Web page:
Energy balance of Litopenaeus vannamei postlarvae fed on animal or vegetable protein based compounded feeds

Type Article
Date 2006-09
Language English
Author(s) Jimenez Yan L1, Brito A2, Cuzon GerardORCID4, Gaxiola G2, Garcia T2, Taboada G2, Soto L3, Brito R5
Affiliation(s) 1 : Univ Autonoma Carmen, Fac Ciencias Pesqueras, Campeche 24180, Mexico.
2 : Univ Juarez Autonoma Tabasco, Extens Univ Rios, Tabasco, Mexico.
3 : UNAM, Fac Ciencias, Unidad Multidisciplinaria Docencia & Invest, Yucatan, Mexico.
4 : IFREMER, COP Tahiti, France.
5 : UNAM, Inst Ciencias Mar & Limnol, Lab Ecol Bentos, Mexico City, DF, Mexico.
Source Aquaculture (0044-8486) (Elsevier), 2006-09 , Vol. 260 , N. 1-4 , P. 337-345
DOI 10.1016/j.aquaculture.2006.06.005
WOS© Times Cited 11
Keyword(s) Shrimp, Physiology, Vegetable protein, Animal protein, Energy, Juvenile, Postlarvae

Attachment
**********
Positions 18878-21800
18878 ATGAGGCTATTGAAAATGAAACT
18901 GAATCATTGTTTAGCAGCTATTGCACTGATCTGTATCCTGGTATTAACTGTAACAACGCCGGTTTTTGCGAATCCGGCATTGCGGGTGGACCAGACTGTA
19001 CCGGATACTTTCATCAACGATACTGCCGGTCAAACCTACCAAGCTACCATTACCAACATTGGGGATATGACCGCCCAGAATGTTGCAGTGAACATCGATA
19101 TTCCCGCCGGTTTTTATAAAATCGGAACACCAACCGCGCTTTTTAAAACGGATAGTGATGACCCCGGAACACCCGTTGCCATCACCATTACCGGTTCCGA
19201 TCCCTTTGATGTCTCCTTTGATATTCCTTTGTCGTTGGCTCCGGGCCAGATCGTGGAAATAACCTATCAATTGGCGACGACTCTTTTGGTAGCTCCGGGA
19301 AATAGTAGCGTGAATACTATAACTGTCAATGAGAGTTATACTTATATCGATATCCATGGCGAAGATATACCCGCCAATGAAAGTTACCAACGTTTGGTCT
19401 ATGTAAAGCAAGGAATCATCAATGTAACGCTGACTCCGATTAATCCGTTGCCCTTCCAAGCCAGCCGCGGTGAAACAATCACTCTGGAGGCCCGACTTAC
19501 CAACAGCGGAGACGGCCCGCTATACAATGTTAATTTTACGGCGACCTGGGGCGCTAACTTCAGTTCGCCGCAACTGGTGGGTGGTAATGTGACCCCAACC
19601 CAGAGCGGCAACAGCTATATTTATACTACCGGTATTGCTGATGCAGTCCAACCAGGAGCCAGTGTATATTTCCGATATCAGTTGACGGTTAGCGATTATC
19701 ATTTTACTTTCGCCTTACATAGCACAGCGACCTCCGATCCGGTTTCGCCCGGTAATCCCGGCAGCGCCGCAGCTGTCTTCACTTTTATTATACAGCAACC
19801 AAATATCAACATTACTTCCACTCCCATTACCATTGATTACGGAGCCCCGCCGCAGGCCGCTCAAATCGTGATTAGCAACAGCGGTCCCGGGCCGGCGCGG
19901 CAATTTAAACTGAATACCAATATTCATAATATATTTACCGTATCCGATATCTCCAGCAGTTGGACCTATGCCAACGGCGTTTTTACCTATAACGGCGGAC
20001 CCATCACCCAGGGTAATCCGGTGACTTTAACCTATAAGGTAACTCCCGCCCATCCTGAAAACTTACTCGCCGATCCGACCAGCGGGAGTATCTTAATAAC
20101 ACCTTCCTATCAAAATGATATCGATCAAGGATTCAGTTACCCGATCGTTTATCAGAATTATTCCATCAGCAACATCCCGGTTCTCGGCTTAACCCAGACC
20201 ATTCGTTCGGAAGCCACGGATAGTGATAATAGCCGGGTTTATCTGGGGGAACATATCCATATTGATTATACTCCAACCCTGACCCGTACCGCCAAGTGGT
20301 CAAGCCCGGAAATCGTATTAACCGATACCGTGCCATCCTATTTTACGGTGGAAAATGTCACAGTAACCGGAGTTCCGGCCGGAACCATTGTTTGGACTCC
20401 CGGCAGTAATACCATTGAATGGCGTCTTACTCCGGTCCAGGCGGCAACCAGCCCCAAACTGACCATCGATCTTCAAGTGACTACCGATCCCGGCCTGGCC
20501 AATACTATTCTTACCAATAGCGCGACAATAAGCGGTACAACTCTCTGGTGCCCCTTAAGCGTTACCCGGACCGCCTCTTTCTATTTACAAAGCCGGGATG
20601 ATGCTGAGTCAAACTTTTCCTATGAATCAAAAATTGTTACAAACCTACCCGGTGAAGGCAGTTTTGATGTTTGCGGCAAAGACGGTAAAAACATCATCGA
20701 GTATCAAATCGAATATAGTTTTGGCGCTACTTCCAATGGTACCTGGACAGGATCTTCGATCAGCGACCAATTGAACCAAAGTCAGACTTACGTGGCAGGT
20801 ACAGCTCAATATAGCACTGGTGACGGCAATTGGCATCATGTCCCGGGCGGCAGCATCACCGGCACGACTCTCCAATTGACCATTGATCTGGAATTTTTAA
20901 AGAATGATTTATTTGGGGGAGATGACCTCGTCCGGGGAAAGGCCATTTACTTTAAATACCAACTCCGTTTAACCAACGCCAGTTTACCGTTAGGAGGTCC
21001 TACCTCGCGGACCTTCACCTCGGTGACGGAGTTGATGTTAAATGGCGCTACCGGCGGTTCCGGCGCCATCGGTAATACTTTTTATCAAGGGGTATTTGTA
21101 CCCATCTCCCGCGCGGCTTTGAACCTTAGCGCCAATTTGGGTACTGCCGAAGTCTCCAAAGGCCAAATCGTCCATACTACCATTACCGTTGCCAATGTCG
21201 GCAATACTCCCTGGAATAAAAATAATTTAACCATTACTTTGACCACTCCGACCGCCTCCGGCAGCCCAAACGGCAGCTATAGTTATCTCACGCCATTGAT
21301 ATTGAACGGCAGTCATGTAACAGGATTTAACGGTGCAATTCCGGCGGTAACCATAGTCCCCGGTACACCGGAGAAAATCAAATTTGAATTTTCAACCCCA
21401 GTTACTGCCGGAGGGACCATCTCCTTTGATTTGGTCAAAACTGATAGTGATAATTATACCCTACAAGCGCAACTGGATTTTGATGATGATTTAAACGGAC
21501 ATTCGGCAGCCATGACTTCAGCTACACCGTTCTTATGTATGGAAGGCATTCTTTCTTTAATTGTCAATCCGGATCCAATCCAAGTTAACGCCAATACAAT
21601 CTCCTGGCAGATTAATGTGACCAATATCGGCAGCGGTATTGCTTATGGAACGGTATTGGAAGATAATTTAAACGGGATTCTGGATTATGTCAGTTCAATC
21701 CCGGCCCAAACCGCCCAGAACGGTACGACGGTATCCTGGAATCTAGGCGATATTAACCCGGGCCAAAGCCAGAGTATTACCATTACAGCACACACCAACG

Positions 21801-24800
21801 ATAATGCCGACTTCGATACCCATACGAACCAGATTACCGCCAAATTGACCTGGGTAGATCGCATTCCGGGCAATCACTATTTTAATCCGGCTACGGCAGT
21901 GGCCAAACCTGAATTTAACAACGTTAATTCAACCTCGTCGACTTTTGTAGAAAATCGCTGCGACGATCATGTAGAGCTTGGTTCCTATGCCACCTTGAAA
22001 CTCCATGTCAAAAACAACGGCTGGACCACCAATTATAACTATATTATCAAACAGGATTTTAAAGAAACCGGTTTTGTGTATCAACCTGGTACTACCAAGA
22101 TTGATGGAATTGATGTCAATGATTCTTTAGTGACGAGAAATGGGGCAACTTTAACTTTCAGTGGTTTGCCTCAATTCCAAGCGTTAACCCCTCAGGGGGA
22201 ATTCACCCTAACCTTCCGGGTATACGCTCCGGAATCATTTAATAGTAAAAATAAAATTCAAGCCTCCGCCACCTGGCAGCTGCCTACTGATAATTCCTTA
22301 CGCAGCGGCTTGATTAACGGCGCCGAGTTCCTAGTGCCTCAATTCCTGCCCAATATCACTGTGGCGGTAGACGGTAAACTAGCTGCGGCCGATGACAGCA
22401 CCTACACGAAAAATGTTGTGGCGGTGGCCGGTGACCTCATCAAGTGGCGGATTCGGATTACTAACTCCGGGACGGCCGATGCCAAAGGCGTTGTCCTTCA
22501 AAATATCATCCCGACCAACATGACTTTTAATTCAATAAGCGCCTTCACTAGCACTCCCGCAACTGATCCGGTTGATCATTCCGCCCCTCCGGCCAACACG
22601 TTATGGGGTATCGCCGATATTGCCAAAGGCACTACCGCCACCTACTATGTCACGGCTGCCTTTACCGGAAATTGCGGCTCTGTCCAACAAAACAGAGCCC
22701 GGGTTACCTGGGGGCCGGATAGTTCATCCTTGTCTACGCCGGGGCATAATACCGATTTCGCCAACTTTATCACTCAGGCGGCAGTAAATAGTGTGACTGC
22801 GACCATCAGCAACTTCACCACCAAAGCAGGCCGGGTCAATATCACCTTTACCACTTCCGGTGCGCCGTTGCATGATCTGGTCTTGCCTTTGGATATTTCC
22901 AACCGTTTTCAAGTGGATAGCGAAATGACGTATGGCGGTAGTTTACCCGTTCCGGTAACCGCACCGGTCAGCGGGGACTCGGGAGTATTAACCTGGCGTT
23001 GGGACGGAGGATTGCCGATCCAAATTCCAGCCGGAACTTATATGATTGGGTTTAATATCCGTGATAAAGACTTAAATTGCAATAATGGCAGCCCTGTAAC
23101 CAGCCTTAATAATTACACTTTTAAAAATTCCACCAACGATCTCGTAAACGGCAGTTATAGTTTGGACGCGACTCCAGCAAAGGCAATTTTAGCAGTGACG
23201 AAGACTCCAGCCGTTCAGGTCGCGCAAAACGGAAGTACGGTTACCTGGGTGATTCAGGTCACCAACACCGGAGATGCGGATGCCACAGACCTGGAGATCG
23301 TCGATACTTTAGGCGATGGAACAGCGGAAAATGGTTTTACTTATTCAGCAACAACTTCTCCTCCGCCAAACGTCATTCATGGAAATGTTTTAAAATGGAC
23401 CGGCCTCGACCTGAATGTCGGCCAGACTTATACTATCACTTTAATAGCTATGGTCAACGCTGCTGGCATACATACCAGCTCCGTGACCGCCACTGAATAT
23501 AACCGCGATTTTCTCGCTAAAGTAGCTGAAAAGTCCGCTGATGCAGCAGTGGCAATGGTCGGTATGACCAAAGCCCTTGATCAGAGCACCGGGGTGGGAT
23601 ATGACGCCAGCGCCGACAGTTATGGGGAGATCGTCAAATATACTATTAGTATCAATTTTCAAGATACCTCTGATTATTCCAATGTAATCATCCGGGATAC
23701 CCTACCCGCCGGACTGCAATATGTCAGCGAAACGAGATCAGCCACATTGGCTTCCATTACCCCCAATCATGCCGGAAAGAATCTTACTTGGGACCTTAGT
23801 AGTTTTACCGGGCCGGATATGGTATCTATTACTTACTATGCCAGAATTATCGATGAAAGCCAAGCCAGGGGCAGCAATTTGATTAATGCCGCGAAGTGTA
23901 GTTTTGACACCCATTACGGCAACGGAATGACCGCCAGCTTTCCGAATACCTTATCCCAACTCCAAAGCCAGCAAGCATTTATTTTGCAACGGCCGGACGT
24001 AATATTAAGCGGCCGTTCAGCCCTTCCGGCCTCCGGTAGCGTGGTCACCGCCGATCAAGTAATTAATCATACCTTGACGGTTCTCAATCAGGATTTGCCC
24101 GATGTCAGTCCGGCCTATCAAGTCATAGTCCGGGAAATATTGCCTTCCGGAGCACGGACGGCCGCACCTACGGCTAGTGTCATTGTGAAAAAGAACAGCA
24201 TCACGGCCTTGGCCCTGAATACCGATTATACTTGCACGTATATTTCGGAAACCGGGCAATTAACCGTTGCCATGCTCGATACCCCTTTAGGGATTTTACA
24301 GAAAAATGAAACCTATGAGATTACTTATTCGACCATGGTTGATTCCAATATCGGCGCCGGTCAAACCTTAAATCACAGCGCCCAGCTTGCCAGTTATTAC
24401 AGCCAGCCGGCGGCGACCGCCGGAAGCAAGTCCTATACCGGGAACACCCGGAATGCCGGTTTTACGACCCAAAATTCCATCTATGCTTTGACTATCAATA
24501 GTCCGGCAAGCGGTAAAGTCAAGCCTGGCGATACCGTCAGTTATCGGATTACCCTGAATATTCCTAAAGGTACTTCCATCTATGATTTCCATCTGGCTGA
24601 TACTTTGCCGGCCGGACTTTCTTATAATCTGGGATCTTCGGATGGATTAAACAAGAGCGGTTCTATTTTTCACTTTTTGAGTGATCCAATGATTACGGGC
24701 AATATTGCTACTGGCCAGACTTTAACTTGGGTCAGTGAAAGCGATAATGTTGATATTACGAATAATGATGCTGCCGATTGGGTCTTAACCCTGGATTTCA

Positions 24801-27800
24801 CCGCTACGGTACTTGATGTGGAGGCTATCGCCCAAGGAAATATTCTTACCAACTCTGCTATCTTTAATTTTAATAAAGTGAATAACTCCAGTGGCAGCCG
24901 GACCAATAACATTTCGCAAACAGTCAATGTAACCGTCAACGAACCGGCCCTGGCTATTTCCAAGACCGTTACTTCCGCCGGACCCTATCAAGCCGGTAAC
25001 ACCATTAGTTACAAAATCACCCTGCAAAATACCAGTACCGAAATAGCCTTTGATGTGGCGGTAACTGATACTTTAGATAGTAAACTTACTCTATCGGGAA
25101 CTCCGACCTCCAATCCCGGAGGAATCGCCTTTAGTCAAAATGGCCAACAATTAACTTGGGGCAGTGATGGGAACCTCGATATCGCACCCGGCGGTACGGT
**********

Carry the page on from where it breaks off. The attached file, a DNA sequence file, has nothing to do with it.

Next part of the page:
Abstract L. vannamei postlarvae are normally raised with a protein dense diet (50% protein) rich in fishmeal. Part of the protein is utilized for energy purpose instead of protein synthesis. Based on a previous energy partitioning study, the effects of two isoenergetic compounded feed treatments - animal protein (AP) and vegetable protein and carbohydrates (VPC) - upon growth efficiency and energy budget of shrimp postlarvae and early juveniles were determined. Recovered energy (RE) or production (P) after 50 days trial was similar (2 J day(-1)) in both treatments, from PL14 to PL19. However, early juveniles discriminated between animal protein (116 J day(-1)) and vegetable protein and carbohydrates (88 J day(-1)). The difference in respiration indicated a higher heat increment with AP compared to VPC. At maintenance level, energy used was lower with AP than VPC treatment. Post-larvae and early juveniles employed protein as a main energy substrate (O:N < 20). Differences in the efficiencies observed in the calculated energy budget were attributed to the presence of carbohydrates in diet and not to the protein source. The advantage of incorporating vegetable protein source in the diet of harvesting shrimp may eventually contribute towards a reduction of fishmeal costs and waste products as well as to achieve sustainable shrimp farming. (c) 2006 Elsevier B.V. All rights reserved.
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